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Mountain_Ghillie
02-03-2009, 01:15 PM
How does everybody get ready for the season . I don't want to get a bad shoulder or any other injuries because of flyfishing. I've read that use a axe is a good piece of equipment during the off season to strengthen your muscles.

flyred06
02-03-2009, 01:25 PM
The main thing that I try and do is run. That way my cardiovascular system is working well when I want to hike into a place, fish and hike back out. Other than that I just practice my casting every chance I get. That alone helps with the muscles that I will be using. I was doing pushups and situps but truthfully got out of the habit and stopped. The main thing I think any of us should do is make sure our cardiovascular system is in good standings, so that we do not go out and get into a really bad situation.

Mountain_Ghillie
02-03-2009, 03:51 PM
The years of cycling alt to come in handy then. I also , mountain bike . How much can you do with Mountain bike in the Smokies to fish ?

flyred06
02-03-2009, 04:19 PM
can not answer that. I mainly do hiking but I know you could probably mountain bike on roaring fork and some of greenbriar. Bike in to a point chain up your bike and have at it. I would check the local postings on these areas before setting out on the bike though.

sammcdonald
02-03-2009, 09:29 PM
mountain biking is not allowed on trails with these exceptions: gatlinburg trail, oconoluftee river trail, deep creek to 2nd or 3rd bridge.....ok on roads (not safe)...roaring fork closed to all traffic (other than foot) 12/1-4/1....

flyguys
02-03-2009, 10:11 PM
thirty minutes on the bowflex five days a week. followed by a one mile bike ride around our neighborhood block. (we live outside of the city limits) tiring but well worth it.:smile:

milligan trout degree
02-03-2009, 10:30 PM
there's on off-season?

weights three days a week and baseball conditioning keep me in fishing shape. Hiking mountains in the summer keeps me in baseball shape. :smile:

David Knapp
02-03-2009, 11:55 PM
there's on off-season?


That's what I'm saying...;) Personally, I do a fair amount of hiking beyond what I do associated with my fishing which helps stay in shape for the long day hikes and backpacking trips I enjoy doing...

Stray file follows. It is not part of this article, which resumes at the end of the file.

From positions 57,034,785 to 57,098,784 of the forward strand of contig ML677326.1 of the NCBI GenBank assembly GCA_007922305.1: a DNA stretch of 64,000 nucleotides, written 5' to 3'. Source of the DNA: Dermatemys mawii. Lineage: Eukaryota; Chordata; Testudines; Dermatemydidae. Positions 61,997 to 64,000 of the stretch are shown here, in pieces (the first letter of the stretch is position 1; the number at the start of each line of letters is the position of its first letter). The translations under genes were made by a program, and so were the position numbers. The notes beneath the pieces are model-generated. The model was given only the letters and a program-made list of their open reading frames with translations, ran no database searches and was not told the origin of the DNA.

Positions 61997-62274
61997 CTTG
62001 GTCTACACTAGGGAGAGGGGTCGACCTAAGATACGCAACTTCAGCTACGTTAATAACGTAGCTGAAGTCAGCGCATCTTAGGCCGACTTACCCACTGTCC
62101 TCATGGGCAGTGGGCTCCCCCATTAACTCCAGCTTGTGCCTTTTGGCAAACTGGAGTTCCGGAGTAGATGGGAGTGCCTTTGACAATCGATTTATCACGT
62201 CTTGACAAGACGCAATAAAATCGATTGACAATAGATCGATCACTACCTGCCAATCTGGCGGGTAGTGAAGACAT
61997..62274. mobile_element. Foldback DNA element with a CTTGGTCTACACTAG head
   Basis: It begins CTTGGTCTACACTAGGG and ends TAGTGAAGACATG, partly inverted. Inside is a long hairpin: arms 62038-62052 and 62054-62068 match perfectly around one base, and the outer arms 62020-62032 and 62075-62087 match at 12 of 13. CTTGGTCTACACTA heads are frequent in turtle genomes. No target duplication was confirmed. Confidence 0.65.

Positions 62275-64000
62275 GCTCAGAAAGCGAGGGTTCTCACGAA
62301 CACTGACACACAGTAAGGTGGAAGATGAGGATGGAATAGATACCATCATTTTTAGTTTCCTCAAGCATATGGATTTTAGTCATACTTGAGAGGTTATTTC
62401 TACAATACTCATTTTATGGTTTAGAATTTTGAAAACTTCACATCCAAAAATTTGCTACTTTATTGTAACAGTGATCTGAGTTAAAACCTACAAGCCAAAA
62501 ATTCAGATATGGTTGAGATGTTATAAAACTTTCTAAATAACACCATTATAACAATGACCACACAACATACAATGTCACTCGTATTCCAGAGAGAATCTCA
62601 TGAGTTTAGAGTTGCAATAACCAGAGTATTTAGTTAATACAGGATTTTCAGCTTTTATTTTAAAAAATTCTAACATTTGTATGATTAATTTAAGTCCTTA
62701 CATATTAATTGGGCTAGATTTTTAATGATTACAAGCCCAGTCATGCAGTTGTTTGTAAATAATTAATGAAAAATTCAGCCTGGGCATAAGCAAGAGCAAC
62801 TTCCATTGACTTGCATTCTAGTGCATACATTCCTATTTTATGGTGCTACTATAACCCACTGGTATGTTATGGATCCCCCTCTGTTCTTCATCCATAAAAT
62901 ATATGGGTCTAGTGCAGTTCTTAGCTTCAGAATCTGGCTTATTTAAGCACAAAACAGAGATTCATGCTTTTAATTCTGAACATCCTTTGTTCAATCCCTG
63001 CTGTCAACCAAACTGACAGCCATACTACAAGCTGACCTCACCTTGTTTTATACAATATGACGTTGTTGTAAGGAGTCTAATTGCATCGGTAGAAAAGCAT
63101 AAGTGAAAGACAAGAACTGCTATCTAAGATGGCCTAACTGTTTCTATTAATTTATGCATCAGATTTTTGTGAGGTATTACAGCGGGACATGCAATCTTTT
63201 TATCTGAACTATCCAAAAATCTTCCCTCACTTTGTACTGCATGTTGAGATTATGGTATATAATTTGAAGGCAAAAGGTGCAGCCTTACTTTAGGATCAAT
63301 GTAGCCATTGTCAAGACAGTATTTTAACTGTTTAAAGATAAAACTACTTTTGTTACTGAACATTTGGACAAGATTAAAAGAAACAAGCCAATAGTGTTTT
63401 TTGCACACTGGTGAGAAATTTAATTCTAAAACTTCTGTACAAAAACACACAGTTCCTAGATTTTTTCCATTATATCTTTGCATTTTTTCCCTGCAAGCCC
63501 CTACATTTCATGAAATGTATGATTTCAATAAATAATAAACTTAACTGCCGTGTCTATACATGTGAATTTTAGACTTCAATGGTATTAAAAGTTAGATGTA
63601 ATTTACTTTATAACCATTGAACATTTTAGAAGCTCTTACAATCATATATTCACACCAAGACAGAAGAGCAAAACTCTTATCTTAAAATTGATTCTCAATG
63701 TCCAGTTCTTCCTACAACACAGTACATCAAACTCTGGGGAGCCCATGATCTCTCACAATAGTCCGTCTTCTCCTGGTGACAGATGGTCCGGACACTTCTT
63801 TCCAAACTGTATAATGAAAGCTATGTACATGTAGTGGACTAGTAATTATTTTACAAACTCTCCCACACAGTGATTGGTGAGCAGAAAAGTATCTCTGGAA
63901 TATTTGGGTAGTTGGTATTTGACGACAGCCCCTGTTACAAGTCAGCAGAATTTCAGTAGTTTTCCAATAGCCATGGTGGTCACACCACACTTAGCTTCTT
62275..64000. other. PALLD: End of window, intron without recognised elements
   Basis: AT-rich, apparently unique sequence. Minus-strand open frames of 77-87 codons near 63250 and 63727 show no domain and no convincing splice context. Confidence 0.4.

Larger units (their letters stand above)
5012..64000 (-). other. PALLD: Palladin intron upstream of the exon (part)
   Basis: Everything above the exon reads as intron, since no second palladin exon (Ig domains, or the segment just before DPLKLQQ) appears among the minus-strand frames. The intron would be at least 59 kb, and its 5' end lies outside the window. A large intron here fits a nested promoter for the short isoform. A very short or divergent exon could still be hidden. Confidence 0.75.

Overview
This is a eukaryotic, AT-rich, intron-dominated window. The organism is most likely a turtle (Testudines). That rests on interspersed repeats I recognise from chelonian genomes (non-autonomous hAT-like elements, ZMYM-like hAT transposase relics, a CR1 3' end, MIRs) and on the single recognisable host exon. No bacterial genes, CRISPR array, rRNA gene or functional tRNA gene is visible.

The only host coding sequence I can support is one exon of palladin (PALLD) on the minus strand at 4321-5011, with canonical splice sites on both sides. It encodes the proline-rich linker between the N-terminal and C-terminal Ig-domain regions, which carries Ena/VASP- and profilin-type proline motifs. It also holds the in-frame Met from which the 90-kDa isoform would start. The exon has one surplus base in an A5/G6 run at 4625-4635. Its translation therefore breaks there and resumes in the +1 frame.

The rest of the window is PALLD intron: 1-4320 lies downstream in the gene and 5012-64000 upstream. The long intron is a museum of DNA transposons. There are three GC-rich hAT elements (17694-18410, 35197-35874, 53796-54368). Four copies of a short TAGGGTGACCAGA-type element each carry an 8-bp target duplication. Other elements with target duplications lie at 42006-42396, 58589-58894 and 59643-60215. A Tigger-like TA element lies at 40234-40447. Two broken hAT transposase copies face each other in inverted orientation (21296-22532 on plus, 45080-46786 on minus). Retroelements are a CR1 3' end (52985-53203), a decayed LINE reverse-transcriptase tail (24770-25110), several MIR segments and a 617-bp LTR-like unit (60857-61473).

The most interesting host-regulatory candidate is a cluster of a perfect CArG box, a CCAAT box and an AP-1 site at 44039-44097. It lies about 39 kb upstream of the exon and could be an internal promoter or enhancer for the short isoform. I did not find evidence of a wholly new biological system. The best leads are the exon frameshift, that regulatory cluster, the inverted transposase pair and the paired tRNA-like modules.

flyman
02-04-2009, 02:43 PM
I start every day with my favorite exercise video:biggrin:
http://i5.photobucket.com/albums/y166/flyman1/random%20junk/Richard20Simmons1.jpg

jross
02-04-2009, 03:45 PM
Waterfowling... carrying bag of decoys through the mud while wearing waders and other gear. It's good conditioning for a piddly little fishing rod and flies!:smile:

Milton
02-04-2009, 07:17 PM
I think air squats are good. Just bodyweight squats where you go down until your thighs are at least parallel to the ground, and then back up.

The first time I tried them, last March, I did a hundred over the course of twenty minutes or so. This was on the second floor of my gym, and my thighs were so fried that I could barely get down the stairs to the first floor. One of the gym employees took one look at me and asked if I was alright. :eek: Over the next few days, my thighs were so sore that I couldnít walk down the porch steps without wincing in pain at every step. They even hurt just lying still in bed. My advice is donít do a hundred the first time.

Anyway, after I recovered from that and continued doing them, it seemed like I felt more agile making my way around in a rocky stream, stepping up and down on rocks, climbing banks, etc., and it seemed like maybe my legs werenít as tired as they normally would have been after a day of that kind of activity. I dunno, just my impression.

Just do it like the girls in this video. Piece of cake.;)

http://media.crossfit.com/cf-video/CrossFit_TabataSquats.wmv (http://media.crossfit.com/cf-video/CrossFit_TabataSquats.wmv)


-Milton

Brian Griffing
02-05-2009, 10:14 AM
there's on off-season?

weights three days a week and baseball conditioning keep me in fishing shape. Hiking mountains in the summer keeps me in baseball shape. :smile: